All horses entering and moving within NSW must have an approved permanent form of identification and their location recorded using the Property Identification code (PIC) and dated.
Short-term movements usually do not require documentation. Long-term movements may require a TSS (Transport stock statement)
All movements should be recorded in a travel diary.
Horses do not have to have their movement recorded with NLIS.
|Loading and unloading animals onto transporters||3|
Before students are involved in transporting horses, they should be familiar to leading horses and bandaging their legs or fitting float boots. Use horses that are well used to being trucked or floated and trained to load and unload calmly and willingly. Students can be involved in initial float training of young horses, only after they have obtained considerable skills in handling calmer horses.
Horses that have not been trained to transport can be very difficult and possibly dangerous. These horses should not be used in schools and extra care should be taken to ensure a horse’s history of transportation behaviour is known. It is important to have a suitable and safe vehicle to transport the horses in.
Young, inexperienced horses may take extensive training and many travels before they become completely accustomed to being transported. Handlers need to be experienced in aspects of loading, tying up, unloading, driving, operating vehicle and selecting an appropriate vehicle.
Key Points when transporting horses:
- Ensure vehicle is strong, secure and can safely contain a horse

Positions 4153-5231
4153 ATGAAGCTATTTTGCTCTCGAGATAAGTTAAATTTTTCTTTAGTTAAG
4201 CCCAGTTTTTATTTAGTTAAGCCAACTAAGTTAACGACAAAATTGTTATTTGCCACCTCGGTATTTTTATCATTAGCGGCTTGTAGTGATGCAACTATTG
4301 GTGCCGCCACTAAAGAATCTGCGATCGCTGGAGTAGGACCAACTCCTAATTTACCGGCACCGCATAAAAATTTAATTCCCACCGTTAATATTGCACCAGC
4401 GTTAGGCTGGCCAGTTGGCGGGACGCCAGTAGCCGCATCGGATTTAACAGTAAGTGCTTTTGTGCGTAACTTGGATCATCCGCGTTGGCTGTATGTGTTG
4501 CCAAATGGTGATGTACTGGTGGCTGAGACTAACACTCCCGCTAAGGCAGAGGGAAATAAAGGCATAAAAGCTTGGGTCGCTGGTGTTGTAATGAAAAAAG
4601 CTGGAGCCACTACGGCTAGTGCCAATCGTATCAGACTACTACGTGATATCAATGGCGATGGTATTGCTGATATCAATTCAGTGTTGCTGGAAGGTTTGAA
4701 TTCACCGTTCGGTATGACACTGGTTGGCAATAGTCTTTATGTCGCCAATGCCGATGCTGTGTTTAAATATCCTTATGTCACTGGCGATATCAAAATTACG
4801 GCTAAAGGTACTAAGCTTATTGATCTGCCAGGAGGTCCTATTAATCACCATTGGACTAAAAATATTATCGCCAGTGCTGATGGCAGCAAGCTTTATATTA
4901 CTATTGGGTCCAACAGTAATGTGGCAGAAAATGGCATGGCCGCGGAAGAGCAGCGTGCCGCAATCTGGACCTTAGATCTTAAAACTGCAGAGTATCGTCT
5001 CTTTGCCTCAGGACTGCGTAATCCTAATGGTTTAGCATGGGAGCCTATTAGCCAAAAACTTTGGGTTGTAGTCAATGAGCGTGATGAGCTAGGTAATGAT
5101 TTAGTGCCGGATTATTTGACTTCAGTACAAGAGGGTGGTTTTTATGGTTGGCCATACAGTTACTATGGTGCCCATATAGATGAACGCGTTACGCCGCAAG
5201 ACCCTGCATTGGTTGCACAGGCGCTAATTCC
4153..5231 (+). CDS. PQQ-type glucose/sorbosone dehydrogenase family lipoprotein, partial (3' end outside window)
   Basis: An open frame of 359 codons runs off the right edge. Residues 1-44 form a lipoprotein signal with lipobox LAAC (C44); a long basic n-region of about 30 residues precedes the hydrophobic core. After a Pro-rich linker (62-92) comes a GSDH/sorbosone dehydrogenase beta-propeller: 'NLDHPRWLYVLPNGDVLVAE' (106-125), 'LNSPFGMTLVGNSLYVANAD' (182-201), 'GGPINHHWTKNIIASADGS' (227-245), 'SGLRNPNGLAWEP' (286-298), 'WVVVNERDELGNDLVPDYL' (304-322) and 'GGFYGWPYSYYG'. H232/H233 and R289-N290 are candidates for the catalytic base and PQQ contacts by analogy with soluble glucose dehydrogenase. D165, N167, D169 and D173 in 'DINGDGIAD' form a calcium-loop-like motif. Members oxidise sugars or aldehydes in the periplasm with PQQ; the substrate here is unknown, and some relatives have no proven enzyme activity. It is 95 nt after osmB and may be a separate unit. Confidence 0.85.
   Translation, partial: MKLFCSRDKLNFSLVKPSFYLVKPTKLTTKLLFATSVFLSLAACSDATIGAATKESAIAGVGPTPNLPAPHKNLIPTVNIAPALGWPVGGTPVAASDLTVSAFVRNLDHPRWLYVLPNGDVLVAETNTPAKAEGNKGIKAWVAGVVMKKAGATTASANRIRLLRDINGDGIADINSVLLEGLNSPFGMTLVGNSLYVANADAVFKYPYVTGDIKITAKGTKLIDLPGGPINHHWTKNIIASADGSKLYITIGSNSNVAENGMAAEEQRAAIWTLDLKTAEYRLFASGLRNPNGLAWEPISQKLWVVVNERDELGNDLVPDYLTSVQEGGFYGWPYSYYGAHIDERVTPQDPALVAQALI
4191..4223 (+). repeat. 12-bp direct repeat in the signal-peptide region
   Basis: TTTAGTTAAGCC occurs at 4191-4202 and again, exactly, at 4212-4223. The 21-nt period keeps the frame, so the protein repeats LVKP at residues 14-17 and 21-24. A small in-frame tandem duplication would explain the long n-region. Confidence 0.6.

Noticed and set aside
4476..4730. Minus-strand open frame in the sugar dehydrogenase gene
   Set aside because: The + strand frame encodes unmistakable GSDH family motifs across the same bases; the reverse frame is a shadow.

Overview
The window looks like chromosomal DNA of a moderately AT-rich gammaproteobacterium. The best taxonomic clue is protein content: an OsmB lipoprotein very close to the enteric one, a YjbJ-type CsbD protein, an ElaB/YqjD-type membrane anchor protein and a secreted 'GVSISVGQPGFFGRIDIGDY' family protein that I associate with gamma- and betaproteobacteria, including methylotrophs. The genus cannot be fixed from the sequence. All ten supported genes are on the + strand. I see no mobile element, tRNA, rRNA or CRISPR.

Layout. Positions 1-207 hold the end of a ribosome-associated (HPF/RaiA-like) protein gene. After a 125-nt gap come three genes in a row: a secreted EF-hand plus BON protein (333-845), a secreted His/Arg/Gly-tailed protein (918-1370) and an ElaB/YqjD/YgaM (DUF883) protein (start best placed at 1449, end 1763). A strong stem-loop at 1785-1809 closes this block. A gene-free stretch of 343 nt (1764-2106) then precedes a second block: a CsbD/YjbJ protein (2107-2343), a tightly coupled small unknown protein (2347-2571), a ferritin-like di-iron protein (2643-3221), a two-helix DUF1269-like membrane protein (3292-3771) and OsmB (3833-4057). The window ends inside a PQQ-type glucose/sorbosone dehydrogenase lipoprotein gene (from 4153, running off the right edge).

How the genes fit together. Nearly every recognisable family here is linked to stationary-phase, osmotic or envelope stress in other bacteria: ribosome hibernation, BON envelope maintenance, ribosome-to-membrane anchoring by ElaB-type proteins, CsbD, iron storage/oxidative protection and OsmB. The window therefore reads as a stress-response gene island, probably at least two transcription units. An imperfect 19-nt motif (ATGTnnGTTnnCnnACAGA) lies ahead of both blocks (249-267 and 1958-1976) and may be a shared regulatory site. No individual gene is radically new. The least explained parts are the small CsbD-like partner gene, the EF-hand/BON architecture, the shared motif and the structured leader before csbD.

- Ensure internal surfaces are smooth with no protrusions or sharp edges, including around the loading area
- Flooring should be non slip material with foot battens on loading ramps
- Horses should have adequate space to stand in a natural position in the vehicle
- There needs to be sufficient head room and ventilation
- In a straight load float, a single horse or the heavier horse should travel on the drivers’ side
- Ensure the vehicle is not polluting the transport area
- Area must be clean and dry
- Correctly fit protective equipment (travel boots, knee and hock boots, rugs or tail bandages)
- Headstalls and lead ropes should be used for loading and tying the horse during transport. Always make sure the horse is enclosed with bum bars, dividers or ramp before tying the horse.
- Check horses 30 mins into journey and then every 4 hours
- A calm patient approach when loading will always bring about a better result.
Transporting horses in very high temperatures should be avoided, however if completely necessary, offering the horses water inside the vehicle or unloading them is strongly recommended.
In the event of a problem occurring with the vehicle such as a flat tyre or mechanical issue, it is best not to unload the horses unless completely necessary. This only adds to the stress and horses are much safer restrained inside the vehicle. Unloading horses on the side of the road is extremely dangerous and should only occur if there is no other option. In the event that this happens, if possible construct a temporary fence with a rope and have people hold it to enclose the horses while unloading.
When transporting horses it is important to always carry extra water, a fire extinguisher, extra halter and lead ropes and a first aid kit.